No Preemption for Generics
Reversing the district court, the Eighth Circuit rejected the argument that failure to warn claims against generic manufacturers are preempted because they create an impermissible conflict with federal law. The defendants argued that these claims seek to require generic manufacturers to deviate from the brand name drug label in violation of 21 C.F.R. § 314.150(b)(10). Citing the Supreme Court's recent holding in Wyeth v. Levine, 129 S. Ct. 1187 (2009), that failure to warn claims against brand manufacturers are not preempted by Section 505 of the Federal Food, Drug and Cosmetic Act, 21 U.S.C. § 355, the Eighth Circuit found persuasive that the Hatch-Waxman Amendments "do not explicitly preempt suits against generic manufacturers." In the Court's view, had Congress wished to craft a preemption provision for generic drugs, it would have done so. Noting that seventy percent of prescriptions in the United States are filled with generic drugs, the court vehemently rejected the notion "that Congress silently intended to grant the manufacturers of most prescription drugs blanket immunity from state tort liability when they market inadequately labeled products." (Slip. Op. at 7).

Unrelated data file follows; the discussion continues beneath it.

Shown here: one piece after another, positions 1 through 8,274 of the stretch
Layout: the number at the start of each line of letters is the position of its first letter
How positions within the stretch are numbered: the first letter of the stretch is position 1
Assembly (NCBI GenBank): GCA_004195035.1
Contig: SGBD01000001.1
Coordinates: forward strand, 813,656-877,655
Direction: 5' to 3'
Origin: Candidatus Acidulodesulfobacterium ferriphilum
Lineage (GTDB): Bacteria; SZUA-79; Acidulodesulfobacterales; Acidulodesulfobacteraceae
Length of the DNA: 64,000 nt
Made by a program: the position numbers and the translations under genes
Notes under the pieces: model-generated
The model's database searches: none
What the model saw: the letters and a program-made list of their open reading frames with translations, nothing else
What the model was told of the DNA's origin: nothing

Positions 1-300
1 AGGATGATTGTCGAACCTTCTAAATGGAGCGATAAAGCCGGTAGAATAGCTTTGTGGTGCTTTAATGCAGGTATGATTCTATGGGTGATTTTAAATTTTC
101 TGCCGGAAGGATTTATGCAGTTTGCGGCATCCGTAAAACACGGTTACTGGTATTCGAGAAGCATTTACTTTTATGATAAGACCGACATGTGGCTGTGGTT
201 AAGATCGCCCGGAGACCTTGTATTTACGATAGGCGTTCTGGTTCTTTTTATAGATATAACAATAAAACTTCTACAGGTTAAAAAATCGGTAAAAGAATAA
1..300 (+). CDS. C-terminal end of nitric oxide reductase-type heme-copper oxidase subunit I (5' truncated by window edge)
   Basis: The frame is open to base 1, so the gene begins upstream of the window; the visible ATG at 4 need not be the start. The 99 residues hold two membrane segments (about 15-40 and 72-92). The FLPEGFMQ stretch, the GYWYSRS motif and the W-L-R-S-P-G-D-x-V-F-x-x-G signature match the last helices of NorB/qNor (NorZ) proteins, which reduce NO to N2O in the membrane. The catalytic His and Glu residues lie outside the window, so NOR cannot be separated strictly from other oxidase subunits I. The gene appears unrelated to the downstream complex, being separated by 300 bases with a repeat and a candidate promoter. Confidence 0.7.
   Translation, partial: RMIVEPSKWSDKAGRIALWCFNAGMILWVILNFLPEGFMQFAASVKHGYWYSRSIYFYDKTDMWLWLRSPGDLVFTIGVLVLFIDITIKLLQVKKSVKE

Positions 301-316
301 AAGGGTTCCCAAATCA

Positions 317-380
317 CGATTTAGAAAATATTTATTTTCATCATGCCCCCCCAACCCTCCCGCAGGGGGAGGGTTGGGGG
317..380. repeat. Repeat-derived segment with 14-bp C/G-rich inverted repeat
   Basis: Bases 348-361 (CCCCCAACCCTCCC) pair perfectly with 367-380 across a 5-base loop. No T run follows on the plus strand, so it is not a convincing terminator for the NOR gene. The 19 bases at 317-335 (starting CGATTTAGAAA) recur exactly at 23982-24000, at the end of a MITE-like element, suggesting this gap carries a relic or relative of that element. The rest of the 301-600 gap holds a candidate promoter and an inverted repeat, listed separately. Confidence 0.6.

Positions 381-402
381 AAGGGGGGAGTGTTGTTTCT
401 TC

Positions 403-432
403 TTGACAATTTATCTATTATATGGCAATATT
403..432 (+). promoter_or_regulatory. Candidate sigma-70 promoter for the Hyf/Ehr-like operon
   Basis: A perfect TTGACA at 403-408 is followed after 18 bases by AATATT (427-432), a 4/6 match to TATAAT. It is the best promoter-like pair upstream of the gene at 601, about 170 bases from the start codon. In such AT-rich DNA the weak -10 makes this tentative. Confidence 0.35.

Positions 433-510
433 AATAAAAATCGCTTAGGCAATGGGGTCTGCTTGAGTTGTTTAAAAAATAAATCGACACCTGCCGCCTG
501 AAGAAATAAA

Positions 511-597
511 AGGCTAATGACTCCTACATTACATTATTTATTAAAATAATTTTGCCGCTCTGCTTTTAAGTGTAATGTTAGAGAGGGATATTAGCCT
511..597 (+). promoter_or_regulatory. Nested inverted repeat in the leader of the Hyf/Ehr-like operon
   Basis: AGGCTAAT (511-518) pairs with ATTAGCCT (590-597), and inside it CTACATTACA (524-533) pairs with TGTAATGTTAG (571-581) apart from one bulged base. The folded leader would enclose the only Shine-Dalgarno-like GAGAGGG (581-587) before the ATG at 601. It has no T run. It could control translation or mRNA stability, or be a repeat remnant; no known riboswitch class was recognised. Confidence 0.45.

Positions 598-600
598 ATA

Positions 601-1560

The generic manufacturers argued that because their labels must be substantively identical to the brand label, even after the product enters the market, they are prohibited from implementing unilateral label changes through "Changes Being Effected" ("CBE") supplements under 21 C.F.R. § 314.70(c)(6)(iii)(A)-(D). Refusing to reach the question of whether generic manufacturers may unilaterally enhance a label warning through the CBE procedure, the Eighth Circuit found it sufficient that the generic defendants "could have at least proposed a label change that the FDA could receive and impose uniformly on all metoclopramide manufacturers if approved." (Slip. Op. at 9; emphasis in original).